02-05 JANVIER 2014 NEWS: Chanhassen - Poyang lake - Deir el Bahari - Phanigiri - Chandravati - Mer Morte -







USA1388795304000 arrowhead found on future bridge site Chanhassen - An archeological dig in the south metro is turning up artifacts thousands of years old.The crew has been at it for six weeks now and as traffic passes by the site, 8,000 years ago it was a place hunters and gatherers stopped. "There's very few sites in Minnesota that are that old and this well preserved," said Florin. "This site, a lot of it is capped below six to ten feet of more recent sediment so it's quite well preserved." Florin showed off one of the finds, a spear point that's believed to be about 8,000-years-old. "To show up and they say we just found some bison teeth," smiled Audrey Schmitt, who lives down the road.


CHINEN 60519 4 Poyang lake- A stone bridge dating back to the Ming dynasty has been discovered after water levels plunged at China's largest freshwater lake, a Beijing newspaper reported Friday.The remains of the 2,930-metre-long bridge, made entirely of granite and dating back nearly 400 years, appeared at Poyang lake in the central province of Jiangxi, the Beijing News reported. The lake, which has been as large as 4,500 square kilometres in the past, has been drying up in recent years due to a combination of low rainfall and the impact of the Three Gorges Dam, experts say.State broadcaster ChinaCentral Television reported in November that drought had shrunk the lake to less than 1,500 square kilometres, threatening the plankton, fish and other organisms that inhabit it and the livelihoods of the nearly 70 percent of local residents who make a living by fishing.By lowering the level of the Yangtze river, the vast Three Gorges dam project has also caused an increased outflow of water from both Poyang and Dongting, another lake in neighbouring Hunan province, experts told the Beijing News last year, decreasing the water levels of both bodies.In 2012, Chinese authorities air-dropped shrimps, millet and maize over Poyang lake to feed hundreds of thousands of birds at risk of hunger due to the drought.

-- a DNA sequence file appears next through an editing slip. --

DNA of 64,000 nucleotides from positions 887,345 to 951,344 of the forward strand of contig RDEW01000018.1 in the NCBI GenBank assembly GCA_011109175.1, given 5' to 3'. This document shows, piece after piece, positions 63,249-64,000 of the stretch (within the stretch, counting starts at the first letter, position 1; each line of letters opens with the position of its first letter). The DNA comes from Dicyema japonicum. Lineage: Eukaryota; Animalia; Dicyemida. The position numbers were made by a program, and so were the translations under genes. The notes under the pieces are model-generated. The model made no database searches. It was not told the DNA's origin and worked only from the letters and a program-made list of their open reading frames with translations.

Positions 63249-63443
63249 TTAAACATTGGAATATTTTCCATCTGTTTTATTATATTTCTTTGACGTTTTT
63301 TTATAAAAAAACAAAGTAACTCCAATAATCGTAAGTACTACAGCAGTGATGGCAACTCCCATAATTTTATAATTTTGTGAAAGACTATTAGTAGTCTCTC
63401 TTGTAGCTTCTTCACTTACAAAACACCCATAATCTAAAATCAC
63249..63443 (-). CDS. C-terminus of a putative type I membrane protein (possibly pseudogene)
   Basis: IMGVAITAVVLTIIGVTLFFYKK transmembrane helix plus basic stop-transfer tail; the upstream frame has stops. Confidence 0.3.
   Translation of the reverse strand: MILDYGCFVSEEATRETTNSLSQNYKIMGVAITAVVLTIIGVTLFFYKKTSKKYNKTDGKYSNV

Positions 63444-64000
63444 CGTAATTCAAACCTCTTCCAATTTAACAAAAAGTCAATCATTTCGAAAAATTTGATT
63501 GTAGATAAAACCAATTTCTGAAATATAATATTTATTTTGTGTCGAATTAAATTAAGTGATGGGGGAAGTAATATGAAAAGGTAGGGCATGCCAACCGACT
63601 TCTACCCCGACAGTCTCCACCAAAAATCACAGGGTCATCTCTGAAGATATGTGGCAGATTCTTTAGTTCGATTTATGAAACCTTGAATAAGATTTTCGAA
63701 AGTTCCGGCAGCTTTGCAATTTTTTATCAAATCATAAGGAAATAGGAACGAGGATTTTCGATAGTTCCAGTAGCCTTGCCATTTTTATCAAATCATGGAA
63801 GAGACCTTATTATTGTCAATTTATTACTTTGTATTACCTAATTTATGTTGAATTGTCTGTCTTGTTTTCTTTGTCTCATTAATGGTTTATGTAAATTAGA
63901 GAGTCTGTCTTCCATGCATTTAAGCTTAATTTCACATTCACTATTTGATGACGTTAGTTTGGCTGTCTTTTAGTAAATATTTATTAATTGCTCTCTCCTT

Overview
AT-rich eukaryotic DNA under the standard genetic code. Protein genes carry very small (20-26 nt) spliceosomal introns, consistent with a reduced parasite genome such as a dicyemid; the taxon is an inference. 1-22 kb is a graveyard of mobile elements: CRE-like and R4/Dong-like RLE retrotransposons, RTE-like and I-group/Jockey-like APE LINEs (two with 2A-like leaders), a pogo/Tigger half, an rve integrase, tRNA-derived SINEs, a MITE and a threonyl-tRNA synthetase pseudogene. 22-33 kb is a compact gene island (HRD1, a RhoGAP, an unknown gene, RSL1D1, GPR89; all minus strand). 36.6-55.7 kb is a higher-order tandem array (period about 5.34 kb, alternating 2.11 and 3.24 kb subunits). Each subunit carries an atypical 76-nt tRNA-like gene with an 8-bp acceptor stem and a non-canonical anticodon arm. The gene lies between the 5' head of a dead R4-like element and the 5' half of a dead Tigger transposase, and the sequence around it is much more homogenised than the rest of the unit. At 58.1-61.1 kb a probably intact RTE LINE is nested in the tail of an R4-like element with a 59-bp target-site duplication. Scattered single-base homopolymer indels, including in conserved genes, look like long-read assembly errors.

EGYPTEHatchepsout08b Deir el-Bahari - A Polish archaeologist has appealed for material support in a bid to uncover what he believes to be the intact tomb of an Ancient Egyptian high priest. Professor Andrzej Niwinski of the University of Warsaw's Institute of Archaeology believes his team's work could lead to the most significant find in his field since the discovery of Pharaoh Tutankhamun's tomb in 1922. In an appeal published in the Gazeta Wyborcza daily, the Polish professor said archaeologists are just 30 metres away from their goal, having first got on the trail in 1999. “The success that we have dreamed about for so many years is close at hand, and only a number of rocks stand between us,” he declared. According to the professor, 60,000 zloty (14,400 euro) still needs to be raised in order to carry out the coming season's work at the Deir el-Bahari burial complex, near Luxor. Herihor, as High Priest of Amun at Thebes from 1080 BC to 1074 BC, effectively ruled Upper Egypt. Professor Niwinski believes that the supposedly intact tomb will bear “at the very least” the mummy of Herihor, adorned with a gold mask and jewellery. “It will be a great success for the University of Warsaw and Polish archaeology, and a day of great satisfaction for all those who have contributed to this success,” he assured. “I therefore extend a heartfelt appeal to all those who would like to participate in something exceptional: support our work - we can all be explorers."